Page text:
Helping the outsider … increases peace and prosperity for everyone


Helping the outsider … increases peace and prosperity for everyone

At first glance, this Gospel can be taken as an extension of God’s love, for the Jews, to the non-Jewish people.  We are being taught to look outside of our “tribe” and see others as part of God’s family and, therefore, part of our family.

As we know in Kenya, tribalism causes a lot of in-fighting and political divisions: which only causes suffering for the whole country, including those in power. While, in other countries where all groups are treated with respect, their countries prosper.

By showing compassion to the woman, Jesus models how we should respond to outsiders in need: the initial rejection, reflects what people usually do to strangers.  The woman’s response is courageous and teaches us to argue back against prejudice against us.

When Jesus likened the woman to a dog, it often causes confusion to people.  Unfortunately, the Bible doesn’t include any reference as to whether Jesus was smiling and joking with the woman.  The woman also knew that Jews do not associate with her kind.

But love for her daughter pushed her to fight on. Finally, Jesus allows his compassion to heal the woman’s daughter.

Now, the woman was fighting for her personal family; in a sense, fighting for herself. However, the First Reading challenges us to fight for justice for others.

Our society (and world) is layered with people at different levels of status.  Like India, we have a caste system (economic).  The readings today challenge us to be concerned for those outside our group: especially those who cannot solve their problems by themselves.

If we think about it carefully, it’s logical to see that a community that treats everyone justly will be safer and more prosperous for me personally.  So, God is not asking us to help others for nothing: every time we help others, we help ourselves, both personally and generally.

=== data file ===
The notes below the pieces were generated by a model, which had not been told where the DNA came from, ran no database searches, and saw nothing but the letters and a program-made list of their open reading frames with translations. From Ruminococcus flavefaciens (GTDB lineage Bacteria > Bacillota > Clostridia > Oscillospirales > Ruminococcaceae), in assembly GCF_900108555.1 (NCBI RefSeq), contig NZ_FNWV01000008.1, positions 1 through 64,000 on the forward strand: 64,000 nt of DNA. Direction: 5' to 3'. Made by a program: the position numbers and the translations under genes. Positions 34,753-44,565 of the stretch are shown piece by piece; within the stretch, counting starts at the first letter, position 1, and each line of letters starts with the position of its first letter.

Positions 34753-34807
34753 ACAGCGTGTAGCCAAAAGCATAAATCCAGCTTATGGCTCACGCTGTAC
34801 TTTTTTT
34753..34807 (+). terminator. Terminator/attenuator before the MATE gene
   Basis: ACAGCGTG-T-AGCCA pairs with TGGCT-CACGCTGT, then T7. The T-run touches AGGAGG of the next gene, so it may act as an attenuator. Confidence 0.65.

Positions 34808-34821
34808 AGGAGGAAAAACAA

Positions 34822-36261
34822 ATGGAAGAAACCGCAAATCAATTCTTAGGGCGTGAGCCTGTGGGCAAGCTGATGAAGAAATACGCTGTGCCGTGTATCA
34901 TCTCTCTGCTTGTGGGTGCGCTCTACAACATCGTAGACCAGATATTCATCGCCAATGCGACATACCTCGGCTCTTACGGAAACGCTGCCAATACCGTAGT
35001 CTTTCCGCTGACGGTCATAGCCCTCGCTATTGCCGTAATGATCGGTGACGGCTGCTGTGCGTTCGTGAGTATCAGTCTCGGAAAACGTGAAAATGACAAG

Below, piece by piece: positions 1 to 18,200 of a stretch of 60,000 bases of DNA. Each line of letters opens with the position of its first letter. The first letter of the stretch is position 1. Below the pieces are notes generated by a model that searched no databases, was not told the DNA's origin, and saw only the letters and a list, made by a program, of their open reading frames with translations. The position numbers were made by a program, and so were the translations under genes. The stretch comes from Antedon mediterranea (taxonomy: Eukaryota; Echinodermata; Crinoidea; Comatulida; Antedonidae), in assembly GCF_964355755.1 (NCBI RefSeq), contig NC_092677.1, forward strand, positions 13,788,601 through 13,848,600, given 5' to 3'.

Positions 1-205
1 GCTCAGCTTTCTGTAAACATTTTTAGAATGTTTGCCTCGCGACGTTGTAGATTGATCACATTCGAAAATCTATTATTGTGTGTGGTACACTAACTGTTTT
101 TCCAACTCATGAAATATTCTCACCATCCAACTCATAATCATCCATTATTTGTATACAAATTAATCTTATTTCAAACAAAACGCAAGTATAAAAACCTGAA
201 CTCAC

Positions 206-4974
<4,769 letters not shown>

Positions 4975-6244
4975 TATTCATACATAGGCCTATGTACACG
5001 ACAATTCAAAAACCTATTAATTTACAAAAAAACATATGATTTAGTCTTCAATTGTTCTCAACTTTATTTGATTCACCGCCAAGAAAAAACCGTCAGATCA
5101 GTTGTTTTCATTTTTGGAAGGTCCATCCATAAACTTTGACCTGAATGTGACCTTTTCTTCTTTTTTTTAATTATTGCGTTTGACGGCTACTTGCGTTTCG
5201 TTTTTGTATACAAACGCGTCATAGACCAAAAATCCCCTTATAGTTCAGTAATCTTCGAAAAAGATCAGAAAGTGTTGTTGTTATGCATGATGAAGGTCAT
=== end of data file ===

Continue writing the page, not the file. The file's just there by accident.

We benefit personally because our mental health is improved: we feel good, and our unconscious mind confirm that “I am worthwhile and valuable to others.

We benefit generally because our communities are safer and happier: less tax dollars required for policing, social services, prisons, etc.

The Second Reading reveals how St Paul went out to the “pagans”, focusing on the outsiders, while most disciples concentrated on the Jewish people.

As we look back at world development, over the last 2000 years, our improving economic and social development is based on inclusion and care for others.  It’s been slow, at times, but when we practice justice, then prosperity and peace increase.

However, at times we might be guilty of imitating the disciples who wanted Jesus to help the woman so they could get peace and quiet again.  They didn’t care about the woman: perhaps because she was not Jewish.

Do we ignore people in our society in need of justice?  Can we open our eyes to see how we hurt ourselves, when we remain silent?  Maybe our children and grandchildren will do the suffering?

The issue of abortion is very sensitive, and I feel compassion for anyone who has done it.  However, to help prevent future suffering for others, and help stop our society from dying out, can we speak up for life?

A new law is proposed in West Australia allowing abortion up to birth, and if the baby is born it will be OK to let it die on the table.  When we grow older and wonder why there is a shortage of nurses, doctors, and carers; perhaps we will wish we had spoken up for life.

Like the woman in the Gospel we may have to argue our case with others, but in the process we will deepen our sense of humanity and purpose in life.  May God give each of us the wisdom to know how best to respond to issues around us, and courage to do something.

And, most of all, may God give us a heart that cares, and a mind that will look for knowledge to make good responses to the questions challenging our society.

By Gerard Conlan, OMI